It is surprising how often technology mimics nature, and in the most subtle of ways. Take for example the phenomenon of email phishing — a probe is sent out to entice the recipient with something they want/need; for example, a MillionDollars!, an OnlineEasyDoctorate! or a ready supply of CheapDrugs! Once enticed, the source gets something it needs — most often, your unwitting money, and depending on how savvy you are — you get something back as well. In your garden this same bait-and-reel technique is being employed by your flowers.
Plants achieve sexual reproduction via flowers — and the combination of egg cell and pollen granule. To achieve maximum genetic variation, the flower needs pollen from another plant. This is facilitated by wind, and, to a greater extent, insects transporting the pollen on their legs and bodies. The bloom entices the insects with scent, colour and potential rewards in order to have their pollen dispersed by the insects. Sometimes the insects are rewarded with food; other times not, and they leave as disappointed as the hundreds of people who fall for email scams every year.
The production of nectar separates those plants that reward pollination, and those that trick the insect into visiting the bloom without a reward. Such deceptive flowers use the colour and scents of attraction, without a nectar or prey reward. These flowers can mimic sites that insects like to lay eggs in, offer fake food, or even imitate members of the opposite sex. This sneakiness delights the secret criminal in me — which rejoices in getting something-for-nothing. How smart are these flowers to be achieving pollination through such a deception?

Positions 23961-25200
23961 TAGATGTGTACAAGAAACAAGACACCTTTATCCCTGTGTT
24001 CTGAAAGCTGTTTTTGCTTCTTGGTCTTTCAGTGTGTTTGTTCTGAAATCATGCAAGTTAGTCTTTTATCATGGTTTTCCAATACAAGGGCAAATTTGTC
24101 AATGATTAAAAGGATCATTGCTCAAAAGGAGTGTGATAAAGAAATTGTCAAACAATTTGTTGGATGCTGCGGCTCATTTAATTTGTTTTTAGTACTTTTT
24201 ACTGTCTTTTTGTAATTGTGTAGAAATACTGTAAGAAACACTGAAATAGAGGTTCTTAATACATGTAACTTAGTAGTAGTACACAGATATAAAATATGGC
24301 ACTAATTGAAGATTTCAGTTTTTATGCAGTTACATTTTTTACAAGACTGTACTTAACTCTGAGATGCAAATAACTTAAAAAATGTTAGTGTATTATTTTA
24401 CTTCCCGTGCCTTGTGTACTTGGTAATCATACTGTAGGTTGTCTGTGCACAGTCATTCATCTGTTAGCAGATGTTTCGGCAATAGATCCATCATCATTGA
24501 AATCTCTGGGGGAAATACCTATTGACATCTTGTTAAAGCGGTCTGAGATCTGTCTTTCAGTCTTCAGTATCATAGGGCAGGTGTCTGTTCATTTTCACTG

In October a paper was published detailing a new method by which a species of Orchid fools Hoverflies into visiting their blooms. The Orchid gives off a scent normally produced by adult aphids, which the Hoverfly larvae eat, to entice the Hoverfly to visit the flower and pick up some pollen. In this situation the aphids are the reward, food for the next generation, and occasionally a small drop of nectar for the adult as further encouragement.
Imitating a site on which to lay eggs is one of the most-used deceptive tricks by orchids to attract insects. Orchids copy structures where insects lay their eggs, especially using colour or scent to fool the egg-laying insect into thinking that shelter or food exist on their flower.
This research paper examines how a particular species of orchid attracts its pollinator, a hoverfly. Hoverflies are awesome insects; adults feed on pollen and nectar, thus pollinating flowers, while the larval form feeds on aphids. So the flowers the hoverflies visit would ideally have aphids for the larvae to feed on after the eggs have hatched, and nectar to feed the adult while laying. The larvae cannot move far once hatched, thus the site of laying must be chosen wisely by the female hoverfly.